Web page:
Opposition shoots down AML/CFT Amendment Bill in historic debate
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Written by Vanessa Narine
ALMOST two years into the Tenth Parliament, the rift between the two sides of the House continues to widen, with the latest pronouncement by the Head of State, President Donald Ramotar, being that “it can’t be business as usual,” given what his administration calls an “arbitrary” use of the combined Opposition’s one-seat majority.The hot-button issue at the last sitting of the House, last Thursday, was the third reading and passage of the Anti-Money Laundering and Countering the Financing of Terrorism (AML/CFT) (Amendment) Bill, which was defeated in a unanimous vote by the Opposition Members of Parliament (MPs).

Preceding the vote was a historic debate, as, according to House Speaker Raphael Trotman, no bill has been debated at the level of its third reading – precedence being that after the second reading, the legislation in question is sent to a Select Committee, which presents its report for adoption by the House, at which time MPs vote.

Government’s Chief Whip and Chair of the Select Committee that considered the AML/CFT Bill, Ms Gail Teixeira, tabled the Committee’s Report in the House, and the anticipation to get to the AML/CFT Bill was seen when several other matters on the agenda were deferred by MPs on both sides to bring forward the matter listed on page 20 of the 32-page Order Paper.

Attorney General Anil Nandall moved a motion for the Bill to be read a third time and passed, a motion that was not put to the House by the Speaker, given the fact that Opposition MPs indicated that they would like to address the House.

The contention of the Alliance For Change is that they would support the Bill in exchange for the establishment of the Public Procurement Commission. AFC Leader Khemraj Ramjattan said the matter has been publicly ventilated, and the conditions for support of the Bill have been made clear.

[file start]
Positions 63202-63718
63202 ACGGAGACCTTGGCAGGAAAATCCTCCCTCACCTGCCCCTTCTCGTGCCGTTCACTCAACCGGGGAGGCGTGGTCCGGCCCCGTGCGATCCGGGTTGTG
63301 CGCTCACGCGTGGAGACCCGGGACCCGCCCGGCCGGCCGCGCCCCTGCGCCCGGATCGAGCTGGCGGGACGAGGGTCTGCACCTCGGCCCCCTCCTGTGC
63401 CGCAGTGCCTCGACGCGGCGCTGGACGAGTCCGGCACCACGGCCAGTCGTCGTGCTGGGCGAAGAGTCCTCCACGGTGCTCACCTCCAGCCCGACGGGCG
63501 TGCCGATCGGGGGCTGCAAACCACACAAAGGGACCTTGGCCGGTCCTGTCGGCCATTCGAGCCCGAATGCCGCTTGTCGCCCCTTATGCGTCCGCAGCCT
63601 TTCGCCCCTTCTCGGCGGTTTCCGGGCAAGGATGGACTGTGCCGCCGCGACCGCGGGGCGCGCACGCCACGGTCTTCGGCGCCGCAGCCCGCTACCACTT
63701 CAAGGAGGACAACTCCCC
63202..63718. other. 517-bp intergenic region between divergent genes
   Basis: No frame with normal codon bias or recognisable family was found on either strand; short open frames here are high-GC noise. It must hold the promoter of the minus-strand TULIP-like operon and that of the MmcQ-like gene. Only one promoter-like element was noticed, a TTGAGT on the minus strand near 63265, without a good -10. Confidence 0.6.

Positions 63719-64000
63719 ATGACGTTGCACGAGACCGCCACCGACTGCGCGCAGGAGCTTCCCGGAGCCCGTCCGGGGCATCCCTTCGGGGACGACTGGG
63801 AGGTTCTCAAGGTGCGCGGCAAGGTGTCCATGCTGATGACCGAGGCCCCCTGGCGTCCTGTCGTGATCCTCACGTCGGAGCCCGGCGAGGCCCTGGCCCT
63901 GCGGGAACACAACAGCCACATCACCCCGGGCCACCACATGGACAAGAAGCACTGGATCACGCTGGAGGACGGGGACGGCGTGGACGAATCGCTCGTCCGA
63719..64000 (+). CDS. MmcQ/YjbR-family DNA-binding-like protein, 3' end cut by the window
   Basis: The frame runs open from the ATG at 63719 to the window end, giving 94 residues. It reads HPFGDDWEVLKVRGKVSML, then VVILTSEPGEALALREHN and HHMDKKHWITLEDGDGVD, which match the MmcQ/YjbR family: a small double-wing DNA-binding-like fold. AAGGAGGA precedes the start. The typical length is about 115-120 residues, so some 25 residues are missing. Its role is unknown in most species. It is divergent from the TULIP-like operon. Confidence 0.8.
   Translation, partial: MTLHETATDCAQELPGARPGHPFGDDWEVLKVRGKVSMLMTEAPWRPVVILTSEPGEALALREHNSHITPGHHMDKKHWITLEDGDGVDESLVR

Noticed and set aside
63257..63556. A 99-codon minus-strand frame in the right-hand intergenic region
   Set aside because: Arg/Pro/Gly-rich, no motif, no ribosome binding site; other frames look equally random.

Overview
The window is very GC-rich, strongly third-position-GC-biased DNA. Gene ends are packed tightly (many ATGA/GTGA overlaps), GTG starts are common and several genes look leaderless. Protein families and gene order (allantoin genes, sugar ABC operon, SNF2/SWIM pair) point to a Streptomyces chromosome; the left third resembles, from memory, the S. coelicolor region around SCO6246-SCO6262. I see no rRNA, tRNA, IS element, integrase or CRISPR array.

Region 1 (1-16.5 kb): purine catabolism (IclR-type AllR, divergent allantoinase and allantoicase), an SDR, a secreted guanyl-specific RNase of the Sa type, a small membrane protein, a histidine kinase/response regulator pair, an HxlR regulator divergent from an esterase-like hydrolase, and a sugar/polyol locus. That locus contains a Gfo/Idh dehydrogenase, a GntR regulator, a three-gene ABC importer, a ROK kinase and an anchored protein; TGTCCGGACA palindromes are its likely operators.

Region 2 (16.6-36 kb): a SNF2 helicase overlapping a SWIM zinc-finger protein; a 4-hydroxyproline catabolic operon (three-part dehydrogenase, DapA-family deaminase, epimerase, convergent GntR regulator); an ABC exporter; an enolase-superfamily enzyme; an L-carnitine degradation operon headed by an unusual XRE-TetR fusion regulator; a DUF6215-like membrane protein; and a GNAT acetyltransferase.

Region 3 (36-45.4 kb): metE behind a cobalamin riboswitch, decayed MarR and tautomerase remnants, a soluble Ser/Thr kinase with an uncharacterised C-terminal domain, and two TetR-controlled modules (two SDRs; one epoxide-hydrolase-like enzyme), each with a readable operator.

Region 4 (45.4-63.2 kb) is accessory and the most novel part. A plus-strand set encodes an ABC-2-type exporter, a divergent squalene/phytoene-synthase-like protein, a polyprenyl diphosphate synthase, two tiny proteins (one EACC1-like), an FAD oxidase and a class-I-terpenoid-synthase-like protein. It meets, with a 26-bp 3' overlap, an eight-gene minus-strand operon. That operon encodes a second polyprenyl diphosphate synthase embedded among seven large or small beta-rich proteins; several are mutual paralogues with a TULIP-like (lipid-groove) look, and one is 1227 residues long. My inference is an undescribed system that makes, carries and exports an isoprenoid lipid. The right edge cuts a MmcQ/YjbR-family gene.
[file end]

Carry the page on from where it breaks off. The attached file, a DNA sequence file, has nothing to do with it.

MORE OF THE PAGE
The Government’s position, however, is that the Procurement (Amendment) Bill 2013, which was also tabled on Thursday and seeks to preserve the Cabinet’s ‘no objection’ say in the award of contracts, has to be passed through the National Assembly before the Public Procurement Commission is set up.

MPs from A Partnership for National Unity (APNU) proffered the argument that the input from the Opposition was not considered at the level of the Select Committee, where the Amendments were sent for review;, and, as such, the party could not support the Bill.
APNU MP Carl Greenidge, who led off the party’s arguments on the passage of the bill, made this point clear, and called for the bill to be sent back to the Committee for “proper” deliberation.

Acknowledging the deadline set by the Caribbean Financial Action Task Force (CFATF), he said the recommendations are not the “tablets Moses received on the mountain,” and as such Parliamentarians are duty bound to pursue improvements using local knowledge.

At this point, Ms Teixeira interjected that the impression being given by Greenidge that the Opposition was not given ample time to deliberate is false. “I am willing to go tit for tat with every point that the Member has made,” she said.

The Chief Whip stood on a point of order and stated that entertaining a debate is in contravention of Standing Order 58 (4), which addresses the consideration of a bill at the level of a third reading.

Other Government MPs raised procedural concerns, followed by a cross-talking by both sides of House while the Speaker conferred with the Clerk of the National Assembly.